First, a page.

The pit in Ben’s stomach churns at about 5:01 am and reminds him that his life has become a zoo of rattling cages. It’s the same pit as yesterday and the day before, etc. Nerves come next, dry mouth too. He gingerly cranes his neck to glance at her sleeping next to him. No movement, so he guesses her demons are sleeping in this morning. Baby curls up like a shrimp next to her, waiting for the next round of mother’s milk. Gently he kisses the baby’s soft brow and rolls out of bed. He grabs some clothes as he tip-toes out of the room, the dog heavy on his heels.
He stares blankly at the coffee maker while getting dressed in the kitchen. The dog casts the same glazed stare at him. Neither of them knows quite what to do. Coffee sounds like the last thing he needs. A walk, somehow, is the last thing the dog wants so early in the morning. He trailed Ben downstairs out of conditioned loyalty and now wishes he was sprawled on his dog bed upstairs in the cold darkness again. Ben dumps the remnants of yesterday’s coffee and spills the muddy grounds of the cone into the sink before muttering, “Fuck it. Let’s go.”
Pennsylvania Avenue is empty; no surprise there. Panhandlers are fast asleep on park benches and makeshift cots. In the creepy stillness, Ben imagines himself to be on the set of a zombie flick and for a moment swears he sees one of the undead stumbling toward him half a block ahead. The dog sees it too but doesn’t feign much interest. As the zombie draws closer, Ben makes him out to be just another crack head walking off the comedown. He wonders if he would be better off trading places with this outcast. He considers if a broken soul is worse than a broken mind. When he smells the funk on the guy as he passes, he decides he would rather contend with the former today. At least he won’t make himself retch.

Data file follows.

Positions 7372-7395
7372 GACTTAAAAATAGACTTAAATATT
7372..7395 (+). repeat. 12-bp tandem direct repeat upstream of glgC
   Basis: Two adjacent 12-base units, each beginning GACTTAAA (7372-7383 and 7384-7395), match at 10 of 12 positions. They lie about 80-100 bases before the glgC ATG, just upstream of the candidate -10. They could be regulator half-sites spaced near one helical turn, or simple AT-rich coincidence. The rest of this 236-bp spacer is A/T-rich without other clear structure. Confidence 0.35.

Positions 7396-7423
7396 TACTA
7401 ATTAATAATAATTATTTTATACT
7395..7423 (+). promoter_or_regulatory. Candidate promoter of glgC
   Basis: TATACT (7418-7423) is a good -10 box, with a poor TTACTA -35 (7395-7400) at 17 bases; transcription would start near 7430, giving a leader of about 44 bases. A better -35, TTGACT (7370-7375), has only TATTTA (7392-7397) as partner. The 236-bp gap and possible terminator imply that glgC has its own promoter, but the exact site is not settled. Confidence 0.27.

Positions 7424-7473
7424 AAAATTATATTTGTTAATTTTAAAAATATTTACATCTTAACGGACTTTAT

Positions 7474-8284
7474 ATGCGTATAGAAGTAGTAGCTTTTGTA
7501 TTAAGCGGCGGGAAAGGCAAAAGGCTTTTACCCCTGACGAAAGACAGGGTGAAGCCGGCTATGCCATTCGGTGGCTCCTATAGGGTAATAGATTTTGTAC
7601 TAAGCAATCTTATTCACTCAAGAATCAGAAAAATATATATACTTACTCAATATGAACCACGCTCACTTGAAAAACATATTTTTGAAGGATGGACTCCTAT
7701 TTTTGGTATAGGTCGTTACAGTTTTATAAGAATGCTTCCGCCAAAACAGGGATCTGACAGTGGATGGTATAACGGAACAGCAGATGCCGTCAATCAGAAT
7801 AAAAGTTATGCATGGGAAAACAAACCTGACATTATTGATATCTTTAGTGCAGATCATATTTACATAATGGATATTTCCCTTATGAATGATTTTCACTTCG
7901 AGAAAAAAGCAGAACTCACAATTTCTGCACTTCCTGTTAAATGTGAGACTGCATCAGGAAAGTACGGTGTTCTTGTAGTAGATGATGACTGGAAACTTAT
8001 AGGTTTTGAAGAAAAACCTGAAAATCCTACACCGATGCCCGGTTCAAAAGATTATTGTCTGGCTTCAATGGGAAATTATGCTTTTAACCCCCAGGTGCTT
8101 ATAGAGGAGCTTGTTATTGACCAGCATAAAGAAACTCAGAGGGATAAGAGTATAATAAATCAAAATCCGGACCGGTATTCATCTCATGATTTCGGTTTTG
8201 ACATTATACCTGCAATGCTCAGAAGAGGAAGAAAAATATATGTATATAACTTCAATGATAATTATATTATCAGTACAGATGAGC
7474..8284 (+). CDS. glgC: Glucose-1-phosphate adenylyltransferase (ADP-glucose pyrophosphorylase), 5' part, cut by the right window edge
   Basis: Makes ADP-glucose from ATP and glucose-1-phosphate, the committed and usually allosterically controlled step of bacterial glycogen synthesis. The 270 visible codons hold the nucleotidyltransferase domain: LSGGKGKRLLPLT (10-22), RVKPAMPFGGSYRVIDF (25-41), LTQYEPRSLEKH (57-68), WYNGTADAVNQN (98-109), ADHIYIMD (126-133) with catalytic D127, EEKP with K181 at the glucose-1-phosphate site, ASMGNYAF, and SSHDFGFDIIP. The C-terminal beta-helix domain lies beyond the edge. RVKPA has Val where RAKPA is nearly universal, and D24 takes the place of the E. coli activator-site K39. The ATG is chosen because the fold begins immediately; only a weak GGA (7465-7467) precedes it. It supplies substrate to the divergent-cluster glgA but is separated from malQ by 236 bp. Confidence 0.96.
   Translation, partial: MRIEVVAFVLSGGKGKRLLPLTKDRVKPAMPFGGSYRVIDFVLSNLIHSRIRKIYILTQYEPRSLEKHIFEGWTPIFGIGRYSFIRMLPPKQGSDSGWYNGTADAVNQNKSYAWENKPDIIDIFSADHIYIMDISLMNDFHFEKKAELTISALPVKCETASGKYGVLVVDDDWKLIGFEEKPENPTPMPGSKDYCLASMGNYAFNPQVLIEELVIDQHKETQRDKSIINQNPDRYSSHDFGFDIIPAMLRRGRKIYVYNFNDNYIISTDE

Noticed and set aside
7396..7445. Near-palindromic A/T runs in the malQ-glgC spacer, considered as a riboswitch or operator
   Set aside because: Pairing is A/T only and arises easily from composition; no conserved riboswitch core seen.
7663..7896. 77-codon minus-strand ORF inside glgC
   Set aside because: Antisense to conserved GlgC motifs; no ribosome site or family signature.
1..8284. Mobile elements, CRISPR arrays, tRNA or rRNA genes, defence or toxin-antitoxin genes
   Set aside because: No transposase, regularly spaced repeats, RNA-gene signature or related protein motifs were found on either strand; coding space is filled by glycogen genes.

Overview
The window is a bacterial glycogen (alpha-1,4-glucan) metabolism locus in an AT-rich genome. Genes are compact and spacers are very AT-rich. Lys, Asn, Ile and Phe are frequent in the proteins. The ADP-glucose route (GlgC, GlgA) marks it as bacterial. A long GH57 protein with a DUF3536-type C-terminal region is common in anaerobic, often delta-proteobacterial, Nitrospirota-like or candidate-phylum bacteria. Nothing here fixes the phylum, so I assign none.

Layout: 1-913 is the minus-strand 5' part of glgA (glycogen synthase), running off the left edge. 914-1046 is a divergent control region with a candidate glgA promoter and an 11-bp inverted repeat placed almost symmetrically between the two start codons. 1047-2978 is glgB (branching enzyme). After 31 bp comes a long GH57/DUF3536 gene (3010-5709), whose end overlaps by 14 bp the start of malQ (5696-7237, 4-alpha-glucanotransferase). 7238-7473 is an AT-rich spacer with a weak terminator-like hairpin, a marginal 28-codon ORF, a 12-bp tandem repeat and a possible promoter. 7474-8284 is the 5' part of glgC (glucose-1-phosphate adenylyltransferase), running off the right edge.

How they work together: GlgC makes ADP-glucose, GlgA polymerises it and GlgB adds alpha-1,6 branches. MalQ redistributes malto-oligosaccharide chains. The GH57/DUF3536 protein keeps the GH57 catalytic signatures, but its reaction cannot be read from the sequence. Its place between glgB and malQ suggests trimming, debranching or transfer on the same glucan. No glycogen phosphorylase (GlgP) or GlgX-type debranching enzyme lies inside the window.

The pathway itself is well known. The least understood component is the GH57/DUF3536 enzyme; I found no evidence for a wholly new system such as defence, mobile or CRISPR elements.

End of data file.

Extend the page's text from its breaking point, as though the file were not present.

On the Capitol steps he sits and takes in the blurred view of the Mall. The first edition of mist lingers on the scene, casting dusty shadows and bending the morning light in a way that stings his eyes. As he pulls the brim of his ball cap lower, the burn in his eyes yields to a sudden stream to sweaty tears. A quick glance around proves he is still alone, so he doesn’t bother to wipe the wet trails from his cheeks. Recently he has become comfortable with the sadness, almost relying on it for some sense of purpose. It allows him to feel like he walks and moves in slow motion, like some tortured soul trailing off into the horizon at the end of a bad music video—his gait broken but determined to keep walking in spite of everything. He stammers and snorts as he breathes. This concerns the dog, who is still trying to decide how to respond to these new human emotions. He applies his wet nose to Ben’s neck and wags his tail, but his face is buried in his hands, hiding any potential glance of approval.
Anger shows up wearing a tattered black cape and 3 days worth of stubble. It backhands sadness in its quivering jaw, calls it a pussy, and sends it along. Ben shudders and gazes ahead, deciding, for the 23rd time, he will kill that son of a bitch.
“Matter of when, not if…”